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The Last Secrets of the Silk Road by Alexandra Tolstoy

Alexandra Tolstoy’s The Last Secrets of the Silk Road in many respects reads more like the diary of a friend, rather than the facile yet sometimes too-confident accounts that we see from more accomplished travel writers. You forgive her the gossipy tales, however, and instead admire the pluck of her and her friends in challenging an eight-month, 5000-mile Silk Road journey on horse and camel.

The Last Secrets of the Silk Road by Alexandra Tolstoy
The Last Secrets of the Silk Road, Alexandra Tolstoy (, )

The journey is spurred when Tolstoy finds herself not yet a year out of the University of Edinburgh, but already tired of “waking at five each morning and sitting at a bank of desks with telephones ringing and traders shouting for twelve hours a day,” a routine “not as exhilarating as many had led [her] to believe.” Later, while recuperating from the horrors of The City and working at the Chelsea Flower Show, Tolstoy bumps into Sophia ‘Mouse’ Cunningham, an acquaintance of hers from Edinburgh, who confides in her about a dream she has “of riding the ancient Silk Road on horses and camels.”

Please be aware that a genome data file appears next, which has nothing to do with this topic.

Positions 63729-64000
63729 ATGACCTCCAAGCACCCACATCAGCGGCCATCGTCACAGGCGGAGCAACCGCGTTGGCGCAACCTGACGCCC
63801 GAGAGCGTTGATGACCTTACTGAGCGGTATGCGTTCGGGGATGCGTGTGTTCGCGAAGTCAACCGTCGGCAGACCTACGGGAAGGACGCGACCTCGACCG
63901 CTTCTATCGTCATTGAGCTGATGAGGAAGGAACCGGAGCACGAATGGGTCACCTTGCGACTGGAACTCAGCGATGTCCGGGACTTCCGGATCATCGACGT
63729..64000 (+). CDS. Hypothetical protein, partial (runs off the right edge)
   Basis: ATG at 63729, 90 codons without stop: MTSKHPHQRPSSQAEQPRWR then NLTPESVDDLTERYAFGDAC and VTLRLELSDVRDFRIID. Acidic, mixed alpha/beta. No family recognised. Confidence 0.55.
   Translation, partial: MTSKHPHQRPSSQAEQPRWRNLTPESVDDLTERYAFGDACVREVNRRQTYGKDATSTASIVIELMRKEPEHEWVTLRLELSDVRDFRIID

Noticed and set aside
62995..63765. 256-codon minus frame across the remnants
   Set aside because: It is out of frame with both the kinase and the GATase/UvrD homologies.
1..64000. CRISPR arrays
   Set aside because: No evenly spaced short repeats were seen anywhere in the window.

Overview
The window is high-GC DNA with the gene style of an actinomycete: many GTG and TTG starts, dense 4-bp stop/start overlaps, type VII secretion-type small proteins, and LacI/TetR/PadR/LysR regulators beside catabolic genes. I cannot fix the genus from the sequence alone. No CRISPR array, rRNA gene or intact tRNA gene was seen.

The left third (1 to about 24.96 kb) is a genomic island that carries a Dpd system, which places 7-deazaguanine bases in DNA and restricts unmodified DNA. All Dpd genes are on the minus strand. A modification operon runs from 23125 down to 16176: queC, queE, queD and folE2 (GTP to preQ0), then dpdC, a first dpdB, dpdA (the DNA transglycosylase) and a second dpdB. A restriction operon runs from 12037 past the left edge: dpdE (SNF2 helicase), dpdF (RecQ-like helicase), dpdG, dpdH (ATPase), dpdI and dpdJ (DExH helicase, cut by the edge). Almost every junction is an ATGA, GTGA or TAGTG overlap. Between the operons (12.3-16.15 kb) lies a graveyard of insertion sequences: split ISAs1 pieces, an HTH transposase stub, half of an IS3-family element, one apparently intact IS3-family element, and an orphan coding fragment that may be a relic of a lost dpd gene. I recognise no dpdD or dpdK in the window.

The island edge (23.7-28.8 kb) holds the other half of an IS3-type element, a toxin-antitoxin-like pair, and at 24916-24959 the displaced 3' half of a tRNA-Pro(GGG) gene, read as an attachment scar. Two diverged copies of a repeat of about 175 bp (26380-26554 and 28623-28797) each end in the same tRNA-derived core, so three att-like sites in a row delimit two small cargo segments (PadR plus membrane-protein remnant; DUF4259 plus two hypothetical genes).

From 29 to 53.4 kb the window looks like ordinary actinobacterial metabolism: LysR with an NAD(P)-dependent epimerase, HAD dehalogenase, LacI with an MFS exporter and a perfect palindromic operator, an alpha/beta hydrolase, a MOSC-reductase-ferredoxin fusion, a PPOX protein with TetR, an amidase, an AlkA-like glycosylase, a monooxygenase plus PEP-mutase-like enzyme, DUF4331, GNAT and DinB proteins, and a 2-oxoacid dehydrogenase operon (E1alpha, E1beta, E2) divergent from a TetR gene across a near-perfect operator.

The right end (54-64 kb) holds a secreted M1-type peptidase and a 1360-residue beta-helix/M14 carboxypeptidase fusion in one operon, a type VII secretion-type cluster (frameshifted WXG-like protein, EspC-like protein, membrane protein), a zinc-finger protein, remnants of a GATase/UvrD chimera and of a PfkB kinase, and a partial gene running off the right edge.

The two are joined on the expedition by friends and fellow Edinburgh alumnae Lucy Kelaart and Victoria “Wic” Westmacott.

Tolstoy suggests that the daily routine on the Silk Road was, in some ways, more excruciating for its tedium than it was fraught with danger: gathering with their truck-bound backup team to decide on a destination for the day; the backup team driving to an agreed upon site to wait for the women, then unloading the equipment, setting up camp, and preparing dinner while waiting for the English travelers; the arrival in the evening of the women after a hard day of riding; the feeding of the horses (or camels); the setting up of tents, then Alexandra, Lucy, Wic and Mouse unwinding by reading or playing cards. Downplaying the dangers, Tolstoy even chides her friend Mouse, for whom “the achievement rather than the journey itself [is] important. She appeared highly concerned about the image we presented and eager to portray us as the toughest and most intrepid of travelers.”